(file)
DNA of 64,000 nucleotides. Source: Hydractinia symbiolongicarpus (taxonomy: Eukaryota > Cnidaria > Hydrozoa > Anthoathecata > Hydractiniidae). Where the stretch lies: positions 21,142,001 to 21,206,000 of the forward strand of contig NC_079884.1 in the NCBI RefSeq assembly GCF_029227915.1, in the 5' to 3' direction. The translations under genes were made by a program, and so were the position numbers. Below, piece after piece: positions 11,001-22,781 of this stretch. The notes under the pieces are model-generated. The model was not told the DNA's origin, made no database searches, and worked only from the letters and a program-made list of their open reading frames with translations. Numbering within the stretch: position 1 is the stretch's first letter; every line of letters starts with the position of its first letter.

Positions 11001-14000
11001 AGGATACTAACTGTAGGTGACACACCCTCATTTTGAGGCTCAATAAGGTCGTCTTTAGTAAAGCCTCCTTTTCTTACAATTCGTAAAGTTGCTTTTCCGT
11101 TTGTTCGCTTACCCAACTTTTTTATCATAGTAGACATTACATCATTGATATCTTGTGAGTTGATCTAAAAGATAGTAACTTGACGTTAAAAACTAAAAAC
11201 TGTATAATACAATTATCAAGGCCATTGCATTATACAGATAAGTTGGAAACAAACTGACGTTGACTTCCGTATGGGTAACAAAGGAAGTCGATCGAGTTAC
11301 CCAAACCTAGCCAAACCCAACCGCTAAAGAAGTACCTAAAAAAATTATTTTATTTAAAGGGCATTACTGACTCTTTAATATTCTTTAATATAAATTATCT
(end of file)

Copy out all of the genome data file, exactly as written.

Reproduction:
DNA of 64,000 nucleotides. Source: Hydractinia symbiolongicarpus (taxonomy: Eukaryota > Cnidaria > Hydrozoa > Anthoathecata > Hydractiniidae). Where the stretch lies: positions 21,142,001 to 21,206,000 of the forward strand of contig NC_079884.1 in the NCBI RefSeq assembly GCF_029227915.1, in the 5' to 3' direction. The translations under genes were made by a program, and so were the position numbers. Below, piece after piece: positions 11,001-22,781 of this stretch. The notes under the pieces are model-generated. The model was not told the DNA's origin, made no database searches, and worked only from the letters and a program-made list of their open reading frames with translations. Numbering within the stretch: position 1 is the stretch's first letter; every line of letters starts with the position of its first letter.

Positions 11001-14000
11001 AGGATACTAACTGTAGGTGACACACCCTCATTTTGAGGCTCAATAAGGTCGTCTTTAGTAAAGCCTCCTTTTCTTACAATTCGTAAAGTTGCTTTTCCGT
11101 TTGTTCGCTTACCCAACTTTTTTATCATAGTAGACATTACATCATTGATATCTTGTGAGTTGATCTAAAAGATAGTAACTTGACGTTAAAAACTAAAAAC
11201 TGTATAATACAATTATCAAGGCCATTGCATTATACAGATAAGTTGGAAACAAACTGACGTTGACTTCCGTATGGGTAACAAAGGAAGTCGATCGAGTTAC
11301 CCAAACCTAGCCAAACCCAACCGCTAAAGAAGTACCTAAAAAAATTATTTTATTTAAAGGGCATTACTGACTCTTTAATATTCTTTAATATAAATTATCT